If I had a penny for every time my 7-year-old son asked me for a new toy, or suggested I just get some money from the machine at the bank, I’d be rich! I realise he’s just a kid, but it’s important to me that Jack learns the value of working to earn money and saving it (rather than spending every penny). I’ve used these tips to teach Jack about the green stuff—and they worked.
Utilize a piggy bank. This is a no-brainer, but popping spare change into your kid’s piggy bank is a great way to explain the idea of saving money for a rainy day. We have a clear piggy bank on our kitchen counter, so my son can see his change accumulating. Now that he’s 7 he can certainly do chores for change, like taking the garbage out, wiping off the table after dinner, and putting his clothes away. When piggy is stuffed we take it to the coin machine at the bank. Jack loves to guess how much money he saved. I let him keep a few bucks for a special treat, but make him march up to the teller and deposit the rest into his account.
Don’t be wasteful. Nothing infuriates me more than a half-full juice box or piece of paper with a single scribble of crayon on it. I refuse to throw these items away because in my mind it’s like throwing money away. I make my child refrigerate drinks he doesn’t quite finish and use the front and back of paper when doing artwork. Simple things like this help him understand that everything costs something and we shouldn’t be wasteful.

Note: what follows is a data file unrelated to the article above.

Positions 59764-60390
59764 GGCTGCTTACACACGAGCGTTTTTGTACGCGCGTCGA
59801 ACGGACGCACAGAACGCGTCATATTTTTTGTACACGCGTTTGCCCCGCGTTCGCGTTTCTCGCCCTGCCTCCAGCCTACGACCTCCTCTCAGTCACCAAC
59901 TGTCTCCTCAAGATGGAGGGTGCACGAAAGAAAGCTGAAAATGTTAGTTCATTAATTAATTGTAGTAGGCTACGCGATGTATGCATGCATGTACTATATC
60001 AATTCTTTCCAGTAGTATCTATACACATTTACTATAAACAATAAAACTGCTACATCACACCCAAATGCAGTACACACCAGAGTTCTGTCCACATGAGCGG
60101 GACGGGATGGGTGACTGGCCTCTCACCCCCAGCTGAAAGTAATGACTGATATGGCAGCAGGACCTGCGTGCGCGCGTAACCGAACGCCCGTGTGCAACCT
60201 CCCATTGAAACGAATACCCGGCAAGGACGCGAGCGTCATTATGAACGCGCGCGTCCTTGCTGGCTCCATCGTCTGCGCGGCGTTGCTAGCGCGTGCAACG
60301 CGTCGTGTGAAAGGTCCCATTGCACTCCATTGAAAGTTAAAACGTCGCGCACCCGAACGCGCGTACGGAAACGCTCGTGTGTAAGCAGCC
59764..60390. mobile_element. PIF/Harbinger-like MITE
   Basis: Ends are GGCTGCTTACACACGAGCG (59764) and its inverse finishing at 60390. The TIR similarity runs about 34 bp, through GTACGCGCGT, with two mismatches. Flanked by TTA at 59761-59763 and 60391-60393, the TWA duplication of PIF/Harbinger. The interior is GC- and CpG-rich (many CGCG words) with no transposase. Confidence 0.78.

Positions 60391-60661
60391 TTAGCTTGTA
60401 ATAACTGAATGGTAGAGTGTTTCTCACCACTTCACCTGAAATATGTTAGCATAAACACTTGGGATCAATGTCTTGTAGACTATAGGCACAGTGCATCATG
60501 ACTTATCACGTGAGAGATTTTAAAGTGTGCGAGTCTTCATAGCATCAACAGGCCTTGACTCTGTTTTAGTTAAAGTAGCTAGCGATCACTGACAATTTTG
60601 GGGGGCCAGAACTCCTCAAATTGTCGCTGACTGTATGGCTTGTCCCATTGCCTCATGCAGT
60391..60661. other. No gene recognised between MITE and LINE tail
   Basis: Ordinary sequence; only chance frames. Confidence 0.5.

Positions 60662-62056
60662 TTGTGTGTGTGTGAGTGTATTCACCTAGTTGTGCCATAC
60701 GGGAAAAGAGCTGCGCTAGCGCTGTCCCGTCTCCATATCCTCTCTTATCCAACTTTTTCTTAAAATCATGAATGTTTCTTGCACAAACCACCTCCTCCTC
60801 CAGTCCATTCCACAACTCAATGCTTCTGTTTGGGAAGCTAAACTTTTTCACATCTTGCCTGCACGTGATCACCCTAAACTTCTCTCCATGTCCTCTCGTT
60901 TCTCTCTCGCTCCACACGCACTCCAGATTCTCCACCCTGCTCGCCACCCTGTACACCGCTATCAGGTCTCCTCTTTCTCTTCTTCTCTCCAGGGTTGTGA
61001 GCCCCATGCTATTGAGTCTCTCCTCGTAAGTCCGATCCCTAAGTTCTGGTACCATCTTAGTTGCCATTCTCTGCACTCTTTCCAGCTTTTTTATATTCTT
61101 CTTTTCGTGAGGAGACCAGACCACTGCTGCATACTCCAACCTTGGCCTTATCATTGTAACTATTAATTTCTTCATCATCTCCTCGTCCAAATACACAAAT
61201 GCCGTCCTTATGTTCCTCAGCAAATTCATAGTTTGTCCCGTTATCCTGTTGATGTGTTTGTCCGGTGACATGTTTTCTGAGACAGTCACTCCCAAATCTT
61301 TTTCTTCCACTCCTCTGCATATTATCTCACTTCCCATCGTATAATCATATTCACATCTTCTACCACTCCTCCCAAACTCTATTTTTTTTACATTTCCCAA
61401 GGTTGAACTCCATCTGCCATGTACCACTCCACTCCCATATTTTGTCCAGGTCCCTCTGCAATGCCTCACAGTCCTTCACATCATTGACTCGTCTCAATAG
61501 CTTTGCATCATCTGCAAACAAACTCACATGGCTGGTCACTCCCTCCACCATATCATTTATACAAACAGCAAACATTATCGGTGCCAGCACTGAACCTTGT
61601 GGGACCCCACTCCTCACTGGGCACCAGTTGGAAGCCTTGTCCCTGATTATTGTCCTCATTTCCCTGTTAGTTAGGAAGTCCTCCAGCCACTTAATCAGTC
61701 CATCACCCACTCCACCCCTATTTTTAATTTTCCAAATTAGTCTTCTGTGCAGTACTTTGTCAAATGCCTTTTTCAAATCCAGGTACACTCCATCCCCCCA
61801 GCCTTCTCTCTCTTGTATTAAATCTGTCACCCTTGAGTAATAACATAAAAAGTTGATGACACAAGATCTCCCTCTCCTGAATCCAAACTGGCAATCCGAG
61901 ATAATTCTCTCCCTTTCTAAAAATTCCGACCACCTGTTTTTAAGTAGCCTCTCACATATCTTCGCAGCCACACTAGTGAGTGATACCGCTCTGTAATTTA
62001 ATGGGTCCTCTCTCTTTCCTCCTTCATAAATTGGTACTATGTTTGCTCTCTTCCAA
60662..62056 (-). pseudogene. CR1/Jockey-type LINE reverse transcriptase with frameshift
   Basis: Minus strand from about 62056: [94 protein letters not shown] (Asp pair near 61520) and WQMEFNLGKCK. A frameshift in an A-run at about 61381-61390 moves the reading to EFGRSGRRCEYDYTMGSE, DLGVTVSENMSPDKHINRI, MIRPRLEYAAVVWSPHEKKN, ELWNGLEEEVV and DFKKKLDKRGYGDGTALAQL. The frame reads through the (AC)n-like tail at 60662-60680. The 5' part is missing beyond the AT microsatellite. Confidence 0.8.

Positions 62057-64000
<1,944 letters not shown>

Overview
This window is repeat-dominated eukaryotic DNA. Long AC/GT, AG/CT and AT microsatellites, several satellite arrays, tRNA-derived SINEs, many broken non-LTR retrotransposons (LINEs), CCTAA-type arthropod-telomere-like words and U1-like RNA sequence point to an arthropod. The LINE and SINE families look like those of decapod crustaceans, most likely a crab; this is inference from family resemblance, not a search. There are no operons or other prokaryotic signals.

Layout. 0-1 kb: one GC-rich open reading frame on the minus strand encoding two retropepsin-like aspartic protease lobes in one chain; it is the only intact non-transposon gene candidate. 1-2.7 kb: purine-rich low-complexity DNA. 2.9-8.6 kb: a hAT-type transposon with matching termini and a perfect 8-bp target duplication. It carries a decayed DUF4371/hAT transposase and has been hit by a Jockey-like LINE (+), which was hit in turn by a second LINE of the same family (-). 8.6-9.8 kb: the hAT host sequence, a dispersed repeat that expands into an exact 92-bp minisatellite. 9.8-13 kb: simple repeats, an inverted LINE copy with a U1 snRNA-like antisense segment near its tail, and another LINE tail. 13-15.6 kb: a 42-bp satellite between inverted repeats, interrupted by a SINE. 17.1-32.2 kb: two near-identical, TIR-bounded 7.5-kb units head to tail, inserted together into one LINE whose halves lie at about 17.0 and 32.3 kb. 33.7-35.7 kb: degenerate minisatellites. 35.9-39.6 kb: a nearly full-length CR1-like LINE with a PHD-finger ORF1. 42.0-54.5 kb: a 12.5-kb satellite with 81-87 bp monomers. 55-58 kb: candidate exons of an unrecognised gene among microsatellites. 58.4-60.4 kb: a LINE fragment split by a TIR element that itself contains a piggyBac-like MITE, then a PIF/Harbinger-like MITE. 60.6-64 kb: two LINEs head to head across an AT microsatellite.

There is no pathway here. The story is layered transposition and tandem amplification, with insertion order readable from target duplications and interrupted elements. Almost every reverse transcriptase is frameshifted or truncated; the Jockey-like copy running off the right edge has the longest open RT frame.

Donate to people in need. When it comes to clothes and toys my son has outgrown, I prefer to donate them to people who really need them. We like to donate to Shelter Our Sisters, an organisation that helps women, mothers, and children in need. By piling items into a bag and marching them into the donation center, my child realises that some people don’t have money for basic needs and that helps him to really appreciate what we do have.
Compromise when it comes to spending. I’m all for ice cream out at a special place and who can resist all these trendy self-serve yoghurt places that seem to be everywhere? But, at the end of the day, I don’t treat myself to Starbucks every day, so I’m instilling the same idea in my kid. That doesn’t mean I deny my little guy ice cream, it just means I explain it in a black-and-white way. A small cup of vanilla with sprinkles costs like, $2.49, but a big container of ice cream and shaker of sprinkles purchased at the supermarket cost around four bucks total and there’s a lot more than one cup to go around.
Remind your child you are lucky. It doesn’t bother me at all when my kid comments that some of his friends have a bigger home than us. As a single parent, I’m happy with our living space and do the best I can. When my son brings up the fact that this kid has a playroom in his house (we don’t) or a TV in his room (um, no!), I calmly explain to Jack that we have a big TV in the living room we can enjoy together. I never dismiss my son’s statements about xyz or write them off with a cool “So what?” I’ve found it’s better to remind him how lucky we are to have what we do have—because we have enough!